: Our board will discuss rent restrictions at our next meeting. One restriction would be a 2-year restriction on leasing after purchase. The other, inherited property cannot be rented for two years. Does the Davis-Stirling Act protect inherited property so my son could rent my home since he is not 55+ and cannot live in the community at this time should I die?
: A two-year restriction on buyers renting their units is a good restriction. I’ve been using one for
almost twenty years which has been very effective in keeping rentals low. This particular form of restriction offers the same benefits of a rental cap without the problems associated with strict rental ceilings.
. The chief benefit is that it discourages investors from buying units since they would have to wait two years before they could turn the unit into a rental. As a result, your association gets buyers who want to make your community their home. Owner-occupants are more inclined to take care of their property, follow the rules and volunteer to serve on committees and boards. Investors and tenants, on the other hand, are not predisposed to take care of their property, follow the rules or volunteer their time to improve the community.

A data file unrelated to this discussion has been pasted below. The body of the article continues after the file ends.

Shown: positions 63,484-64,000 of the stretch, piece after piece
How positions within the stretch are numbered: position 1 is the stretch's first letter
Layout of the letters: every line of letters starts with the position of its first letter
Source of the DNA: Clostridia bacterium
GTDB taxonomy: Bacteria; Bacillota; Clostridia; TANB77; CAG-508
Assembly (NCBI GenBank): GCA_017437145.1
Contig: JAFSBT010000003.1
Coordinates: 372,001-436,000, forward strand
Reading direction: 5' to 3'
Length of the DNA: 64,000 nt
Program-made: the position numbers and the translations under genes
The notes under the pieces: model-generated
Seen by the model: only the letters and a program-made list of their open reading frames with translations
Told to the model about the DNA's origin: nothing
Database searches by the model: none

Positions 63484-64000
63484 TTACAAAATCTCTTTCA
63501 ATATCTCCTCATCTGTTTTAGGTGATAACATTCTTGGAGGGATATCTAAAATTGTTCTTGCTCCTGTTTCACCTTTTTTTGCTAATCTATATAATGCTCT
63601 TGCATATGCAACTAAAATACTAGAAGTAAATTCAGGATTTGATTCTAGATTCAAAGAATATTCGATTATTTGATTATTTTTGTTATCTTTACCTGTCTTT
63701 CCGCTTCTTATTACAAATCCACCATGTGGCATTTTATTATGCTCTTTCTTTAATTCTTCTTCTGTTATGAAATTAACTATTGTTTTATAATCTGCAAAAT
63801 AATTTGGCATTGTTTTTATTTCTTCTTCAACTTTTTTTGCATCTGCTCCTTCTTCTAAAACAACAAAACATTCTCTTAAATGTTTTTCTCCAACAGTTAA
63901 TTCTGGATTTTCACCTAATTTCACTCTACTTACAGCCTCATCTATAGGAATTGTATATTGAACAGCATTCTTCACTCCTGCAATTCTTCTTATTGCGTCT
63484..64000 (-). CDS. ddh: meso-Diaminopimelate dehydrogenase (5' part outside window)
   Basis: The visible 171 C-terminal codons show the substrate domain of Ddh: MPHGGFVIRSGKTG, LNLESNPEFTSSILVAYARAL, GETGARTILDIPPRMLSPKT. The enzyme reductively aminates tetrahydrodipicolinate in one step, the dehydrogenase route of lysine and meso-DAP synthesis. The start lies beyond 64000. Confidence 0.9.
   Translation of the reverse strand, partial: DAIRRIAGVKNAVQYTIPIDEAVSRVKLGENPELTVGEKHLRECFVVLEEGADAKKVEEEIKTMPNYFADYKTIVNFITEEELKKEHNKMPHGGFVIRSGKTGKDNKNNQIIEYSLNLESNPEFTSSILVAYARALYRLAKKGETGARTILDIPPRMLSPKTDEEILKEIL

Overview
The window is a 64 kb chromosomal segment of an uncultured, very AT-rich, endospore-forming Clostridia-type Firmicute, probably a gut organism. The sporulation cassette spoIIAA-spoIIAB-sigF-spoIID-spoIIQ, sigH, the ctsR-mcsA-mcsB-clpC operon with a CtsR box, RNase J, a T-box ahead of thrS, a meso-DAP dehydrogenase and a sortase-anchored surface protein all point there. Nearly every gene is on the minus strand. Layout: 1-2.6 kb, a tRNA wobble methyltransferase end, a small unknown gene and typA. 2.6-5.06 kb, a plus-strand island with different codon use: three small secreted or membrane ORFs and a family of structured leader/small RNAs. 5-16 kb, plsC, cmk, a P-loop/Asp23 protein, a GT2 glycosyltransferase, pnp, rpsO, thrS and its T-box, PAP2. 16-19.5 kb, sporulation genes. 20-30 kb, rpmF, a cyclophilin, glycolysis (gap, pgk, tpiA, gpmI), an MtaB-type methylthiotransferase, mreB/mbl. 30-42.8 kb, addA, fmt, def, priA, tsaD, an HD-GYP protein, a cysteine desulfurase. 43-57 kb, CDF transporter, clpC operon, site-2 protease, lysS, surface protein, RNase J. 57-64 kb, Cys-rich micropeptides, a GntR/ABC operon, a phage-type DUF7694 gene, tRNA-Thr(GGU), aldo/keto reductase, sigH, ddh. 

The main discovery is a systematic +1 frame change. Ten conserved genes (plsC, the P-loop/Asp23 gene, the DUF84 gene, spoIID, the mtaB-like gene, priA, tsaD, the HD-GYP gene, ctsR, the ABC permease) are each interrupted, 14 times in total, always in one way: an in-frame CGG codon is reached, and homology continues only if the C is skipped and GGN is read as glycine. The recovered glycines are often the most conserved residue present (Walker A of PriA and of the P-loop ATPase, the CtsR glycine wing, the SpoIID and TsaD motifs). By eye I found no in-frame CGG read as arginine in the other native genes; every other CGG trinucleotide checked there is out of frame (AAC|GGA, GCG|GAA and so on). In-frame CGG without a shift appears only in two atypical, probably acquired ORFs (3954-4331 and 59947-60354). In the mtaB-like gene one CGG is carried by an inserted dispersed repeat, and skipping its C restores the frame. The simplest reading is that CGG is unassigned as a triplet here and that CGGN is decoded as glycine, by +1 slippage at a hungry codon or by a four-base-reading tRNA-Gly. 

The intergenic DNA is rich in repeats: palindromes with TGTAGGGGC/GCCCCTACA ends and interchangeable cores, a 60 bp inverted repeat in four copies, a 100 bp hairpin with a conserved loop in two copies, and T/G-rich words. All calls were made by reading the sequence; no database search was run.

. By restricting buyers rather than existing owners, the restriction satisfies Civil Code §4740
which prohibits the implementation of new rent restrictions against current members. Buyer restrictions give present owners the flexibility to rent their units should they need to. It has been my experience over the past twenty years that a two-year restriction on new owner leasing stabilizes the community and protects property values. It allows rentals to reach a natural level in the 5% to 7% range–a more than acceptable level for a community.
. Your son’s ability to install tenants after you die will depend on how the restriction is written. Some associations make no exception for inherited properties. In those cases, the person inheriting the property would have to sell or leave it empty
for two years if he wanted to install a renter. Other associations adopt language that allow inheritees to rent out the property.
: Associations needing legal assistance can contact us
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